He also that is slothful in his work is brother to him that is a great waster.
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EXPOSITORY (ENGLISH BIBLE)He also that is slothful in his work.—Whatsoever it may be that is committed to his care, is “brother to him that is a great waster,” or “destroyer “; neglect of duty causes almost as much mischief in life as active wickedness.Proverbs 26:22 only. Others render it "dainties," and take the verse to describe the avidity with which people swallow in tales of scandal. They find their way to the innermost recesses of man's nature.
waster—literally, "master of washing," a prodigal.
is brother to him that is a great waster: a prodigal man, who spends his substance in riotous living: the sluggard and the prodigal are brethren in iniquity; for, though they take different courses, they are both sinful, and issue in the same manner; both bring to poverty and want. Or, "brother to a master that wastes" (p); a slothful servant and a wasteful master are near akin, and come into the same class and circumstances. Jarchi interprets it,
"he that separateth from the law, though a disciple of a wise man, is a brother to Satan;''
whose name is Apollyon, the waster and destroyer. A man that is slothful in spiritual things, though a professor of religion, and has a place in the house of God, is brother to him that is a waster and persecutor of it; see Matthew 12:30.He also that is slothful in his work is brother to him that is a great waster.
EXEGETICAL (ORIGINAL LANGUAGES)9. a great waster] Lit. a master of laying waste, or destroying; a destroyer, R.V. Comp. for a similar sentiment, “He that gathereth not with me scattereth abroad,” Matthew 12:30.Verse 9. - He also that is slothful (slack) in his work. A man that does his work in some sort, but not heartily and diligently, as one who knows that labour is not only a duty and necessity, but a means of sanctification, a training for a higher life. Is brother to him that is a great waster; a destroyer. "Brother" is used as "companion" in Proverbs 28:24 (comp. Job 30:29), for one of like attributes and tendencies; as we say, "next door to;" and the destroyer is, as Nowack says, not merely one who wastes his property by reckless expenditure, but one who delights in such destruction, finds a morbid pleasure in haves and ruin. So the maxim asserts that remissness in duty is as mischievous as actual destructiveness. "An idle brain," say the Italians, "is the devil's workshop." The word rendered "great" is baal (Proverbs 1:19), "owner," patrono (Montanus), domino (Vatablus); and, taking this sense, according to Wordsworth and others, the sentence implies that the servant who is slothful is brother to a master who is a prodigal. But the interpretation given above is best founded. The LXX., reading מתרפא instead of, מתרפה, renders, "He who healeth not (ὁ μὴ ἰώμενος) himself in his works is brother to him who destroyeth himself." Maxims concerning laziness are found in other places; e.g. Proverbs 10:4; Proverbs 12:11, 24; Proverbs 23:21. Proverbs 18:3 terminates in two proverbs (Proverbs 18:6 and Proverbs 18:7), related to the concluding verse of the foregoing:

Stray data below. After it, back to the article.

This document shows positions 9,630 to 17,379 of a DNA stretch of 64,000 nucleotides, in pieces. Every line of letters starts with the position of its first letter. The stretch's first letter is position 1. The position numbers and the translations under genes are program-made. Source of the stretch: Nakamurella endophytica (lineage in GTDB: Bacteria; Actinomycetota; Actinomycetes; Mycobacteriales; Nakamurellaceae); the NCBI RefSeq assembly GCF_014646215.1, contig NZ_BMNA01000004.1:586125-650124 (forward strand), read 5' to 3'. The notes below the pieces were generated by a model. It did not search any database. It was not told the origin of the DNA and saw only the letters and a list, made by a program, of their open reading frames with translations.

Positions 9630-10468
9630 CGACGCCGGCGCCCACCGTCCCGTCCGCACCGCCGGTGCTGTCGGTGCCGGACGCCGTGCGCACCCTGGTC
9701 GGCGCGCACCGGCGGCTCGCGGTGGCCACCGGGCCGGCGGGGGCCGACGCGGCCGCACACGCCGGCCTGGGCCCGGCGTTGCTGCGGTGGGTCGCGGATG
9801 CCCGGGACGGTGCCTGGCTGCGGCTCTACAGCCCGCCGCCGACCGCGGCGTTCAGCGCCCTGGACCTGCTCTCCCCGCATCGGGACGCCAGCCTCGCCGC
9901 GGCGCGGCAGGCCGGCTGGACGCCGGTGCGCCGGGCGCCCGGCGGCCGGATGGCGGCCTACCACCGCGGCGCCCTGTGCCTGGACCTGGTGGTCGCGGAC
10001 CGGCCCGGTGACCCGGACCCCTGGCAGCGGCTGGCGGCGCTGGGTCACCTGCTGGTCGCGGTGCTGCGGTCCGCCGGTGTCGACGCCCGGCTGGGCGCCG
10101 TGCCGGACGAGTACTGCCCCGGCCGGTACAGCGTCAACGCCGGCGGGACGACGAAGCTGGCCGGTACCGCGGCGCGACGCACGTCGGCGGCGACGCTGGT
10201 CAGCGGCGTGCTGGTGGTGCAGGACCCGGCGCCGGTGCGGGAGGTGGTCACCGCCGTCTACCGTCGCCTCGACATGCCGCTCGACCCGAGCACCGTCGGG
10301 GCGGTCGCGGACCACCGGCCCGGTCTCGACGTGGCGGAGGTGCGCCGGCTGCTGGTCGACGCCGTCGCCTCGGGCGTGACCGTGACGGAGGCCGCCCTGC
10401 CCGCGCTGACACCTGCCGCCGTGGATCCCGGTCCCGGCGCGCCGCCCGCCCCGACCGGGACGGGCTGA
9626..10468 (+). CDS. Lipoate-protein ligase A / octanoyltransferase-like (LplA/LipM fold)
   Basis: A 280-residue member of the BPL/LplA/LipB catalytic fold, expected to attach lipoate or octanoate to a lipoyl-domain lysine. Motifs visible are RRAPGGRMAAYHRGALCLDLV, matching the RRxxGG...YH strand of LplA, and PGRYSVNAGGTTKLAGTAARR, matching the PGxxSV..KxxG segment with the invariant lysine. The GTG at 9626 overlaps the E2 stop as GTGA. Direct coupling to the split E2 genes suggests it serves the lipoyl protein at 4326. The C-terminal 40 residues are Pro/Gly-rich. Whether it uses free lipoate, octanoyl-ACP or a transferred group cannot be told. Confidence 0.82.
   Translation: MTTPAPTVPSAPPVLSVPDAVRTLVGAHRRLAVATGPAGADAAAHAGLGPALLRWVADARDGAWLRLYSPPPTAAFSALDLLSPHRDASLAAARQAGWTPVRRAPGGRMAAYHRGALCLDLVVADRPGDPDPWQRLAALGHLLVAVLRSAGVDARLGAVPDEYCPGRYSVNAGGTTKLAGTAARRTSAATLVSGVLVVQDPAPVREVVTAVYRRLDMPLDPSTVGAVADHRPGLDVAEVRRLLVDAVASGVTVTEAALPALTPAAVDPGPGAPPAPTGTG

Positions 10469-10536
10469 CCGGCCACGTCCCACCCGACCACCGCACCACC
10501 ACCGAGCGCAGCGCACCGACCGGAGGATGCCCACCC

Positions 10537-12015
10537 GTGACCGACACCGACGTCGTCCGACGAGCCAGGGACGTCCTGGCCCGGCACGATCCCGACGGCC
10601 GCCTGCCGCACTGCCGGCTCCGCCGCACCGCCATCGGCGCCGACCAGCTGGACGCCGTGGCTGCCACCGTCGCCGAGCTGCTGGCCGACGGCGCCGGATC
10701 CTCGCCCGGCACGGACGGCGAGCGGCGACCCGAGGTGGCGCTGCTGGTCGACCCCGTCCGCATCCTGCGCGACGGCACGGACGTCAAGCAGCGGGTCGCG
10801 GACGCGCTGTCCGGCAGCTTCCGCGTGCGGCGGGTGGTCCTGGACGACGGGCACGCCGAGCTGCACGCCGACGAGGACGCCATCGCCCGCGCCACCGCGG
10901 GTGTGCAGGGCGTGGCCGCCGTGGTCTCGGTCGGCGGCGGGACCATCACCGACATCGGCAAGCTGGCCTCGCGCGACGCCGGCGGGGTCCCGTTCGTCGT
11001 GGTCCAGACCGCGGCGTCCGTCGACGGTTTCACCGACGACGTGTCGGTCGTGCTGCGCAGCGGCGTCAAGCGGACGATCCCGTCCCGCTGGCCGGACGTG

3 If a godless man cometh, then cometh also contempt;
And together with disgrace, shame.
J. D. Michaelis, and the most of modern critics, read רשׁע; then, contempt etc., are to be thought of as the consequences that follow godlessness; for that קלון means (Hitzig) disgracefulness, i.e., disgraceful conduct, is destitute of proof; קלון always means disgrace as an experience. But not only does the Masoretic text punctuate רשׁע, but also all the old translators, the Greek, Aramaic, and Latin, have done so. And is it on this account, because a coming naturally seems to be spoken of a person? The "pride cometh, then cometh shame," Proverbs 11:2, was in their recollection not less firmly, perhaps, than in ours. They read רשׁע, because בוּז does not fittingly designate the first of that which godlessness effects, but perhaps the first of that which proceeds from it. Therefore we adhere to the opinion, that the proverb names the fiends which appear in the company of the godless wherever he goes, viz., first בוז, contempt (Psalm 31:19), which places itself haughtily above all due subordination, and reverence, and forbearance; and then, with the disgrace [turpitudo], קלון, which attaches itself to those who meddle with him (Isaiah 22:18), there is united the shame, הרפּה (Psalm 39:9), which he has to suffer from him who has only always expected something better from him. Fleischer understands all the three words in the passive sense, and remarks, "עם־קלון חרפה, a more artificial expression for קלון וחרפה, in the Turkish quite common for the copula wāw, e.g., swylh ṭbrâk, earth and water, 'wrtylh âr, the man and the woman." But then the expression would be tautological; we understand בוז and חרפה of that which the godless does to others by his words, and קלון of that which he does to them by his conduct. By this interpretation, עם is more than the representative of the copula.
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